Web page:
University of Toronto Schools Takes First Place in Ontario’s Largest Environmental Competition
Posted: May 31, 2018
More than 120 high school students from across the province took part in the 2018 Ontario Envirothon, an intensive multi-day competition held at the University of Waterloo.
This year, University of Toronto Schools won first place out of 21 teams, becoming the Ontario Envirothon Provincial Champions. Competitors were tested on their knowledge of aquatics, soils, forestry and wildlife. Markville Secondary School and Waterloo Collegiate placed second and third respectively. The top three winning teams, and their schools, were awarded cash prizes from Ontario Envirothon’s generous sponsor, Maple Leaves Forever.
“Maple Leaves Forever has been a proud sponsor of Ontario Envirothon for the past three years,” says Ken Jewett, Founder of Maple Leaves Forever. “The students that take part in these events are true champions of sustainability.”
The Ontario Envirothon program is coordinated by Forests Ontario, a charitable non-profit organization. “This event brings together some of the best and brightest students in the province,” explains Rob Keen, CEO at Forests Ontario. “The lessons these students learn go far beyond the classroom. This year’s theme, climate change, is timely. The problems these students are trying to solve reflect issues many municipalities and industries are facing today.” The Ontario Envirothon is a province-wide competition that celebrates students’ passion for the outdoors and challenges them to work as a cohesive team. The winning teams from Canada’s provincial championships will go on to compete with their American counterparts at the 2018 North American Envirothon Finals, to be held at Idaho State University in Pocatello, Idaho from July 22 – 28, 2018.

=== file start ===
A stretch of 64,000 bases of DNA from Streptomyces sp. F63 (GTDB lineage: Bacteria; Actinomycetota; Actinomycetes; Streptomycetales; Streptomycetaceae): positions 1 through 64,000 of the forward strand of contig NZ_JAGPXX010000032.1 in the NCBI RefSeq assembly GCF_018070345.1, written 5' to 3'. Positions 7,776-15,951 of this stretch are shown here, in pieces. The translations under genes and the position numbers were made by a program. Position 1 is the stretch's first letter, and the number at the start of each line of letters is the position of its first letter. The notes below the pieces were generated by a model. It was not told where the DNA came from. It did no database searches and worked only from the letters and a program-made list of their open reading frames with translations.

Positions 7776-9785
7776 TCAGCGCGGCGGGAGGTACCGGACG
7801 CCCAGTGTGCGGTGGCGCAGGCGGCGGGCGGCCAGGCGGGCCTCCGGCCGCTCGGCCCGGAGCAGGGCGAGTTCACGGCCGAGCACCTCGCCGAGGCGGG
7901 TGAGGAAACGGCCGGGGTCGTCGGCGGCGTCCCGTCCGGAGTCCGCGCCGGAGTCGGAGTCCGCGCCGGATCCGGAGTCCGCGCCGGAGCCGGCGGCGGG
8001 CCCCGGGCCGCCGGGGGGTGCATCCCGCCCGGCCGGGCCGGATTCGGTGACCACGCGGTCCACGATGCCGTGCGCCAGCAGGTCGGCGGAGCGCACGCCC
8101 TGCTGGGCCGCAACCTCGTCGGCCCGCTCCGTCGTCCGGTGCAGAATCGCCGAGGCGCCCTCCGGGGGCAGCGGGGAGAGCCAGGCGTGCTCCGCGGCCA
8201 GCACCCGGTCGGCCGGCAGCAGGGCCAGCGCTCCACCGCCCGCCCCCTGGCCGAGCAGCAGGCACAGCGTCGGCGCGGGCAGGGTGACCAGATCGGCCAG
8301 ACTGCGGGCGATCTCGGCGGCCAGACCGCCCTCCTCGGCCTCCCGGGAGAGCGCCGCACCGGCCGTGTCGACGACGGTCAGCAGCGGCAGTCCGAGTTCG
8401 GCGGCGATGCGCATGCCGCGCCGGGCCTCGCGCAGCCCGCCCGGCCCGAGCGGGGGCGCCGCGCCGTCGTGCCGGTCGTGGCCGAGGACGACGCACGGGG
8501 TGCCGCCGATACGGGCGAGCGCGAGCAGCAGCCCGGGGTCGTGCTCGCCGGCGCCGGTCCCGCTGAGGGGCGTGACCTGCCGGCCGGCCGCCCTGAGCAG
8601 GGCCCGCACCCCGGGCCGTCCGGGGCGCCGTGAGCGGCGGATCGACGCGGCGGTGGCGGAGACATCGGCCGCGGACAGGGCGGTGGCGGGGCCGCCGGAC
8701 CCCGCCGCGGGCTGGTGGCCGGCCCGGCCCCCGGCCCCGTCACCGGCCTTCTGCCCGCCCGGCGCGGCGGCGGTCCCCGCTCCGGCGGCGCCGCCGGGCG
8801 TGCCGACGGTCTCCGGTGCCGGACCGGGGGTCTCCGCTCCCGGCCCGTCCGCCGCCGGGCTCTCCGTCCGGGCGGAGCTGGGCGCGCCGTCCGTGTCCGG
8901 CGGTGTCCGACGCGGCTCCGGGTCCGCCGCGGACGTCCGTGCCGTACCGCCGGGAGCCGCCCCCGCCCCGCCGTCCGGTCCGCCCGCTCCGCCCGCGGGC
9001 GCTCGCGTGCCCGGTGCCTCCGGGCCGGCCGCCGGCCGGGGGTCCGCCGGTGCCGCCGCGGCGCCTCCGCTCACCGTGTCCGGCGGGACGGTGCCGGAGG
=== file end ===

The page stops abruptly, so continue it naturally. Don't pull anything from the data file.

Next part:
This year, more than 400 trees were planted on the University of Waterloo campus for the Ontario Envirothon Legacy Project. The Legacy Project provides a chance for the students to give back to the competition’s host, as well as to the environment. “We love events like this on campus,” said Jean Andrey, Dean of the University of Waterloo’s Faculty of Environment. “Not only is this a great experiential learning opportunity for a new generation of environmentally conscious students, but it will also help reinforce the creek’s banks, keep the water cooler in the summer and provide increased tree cover on campus.”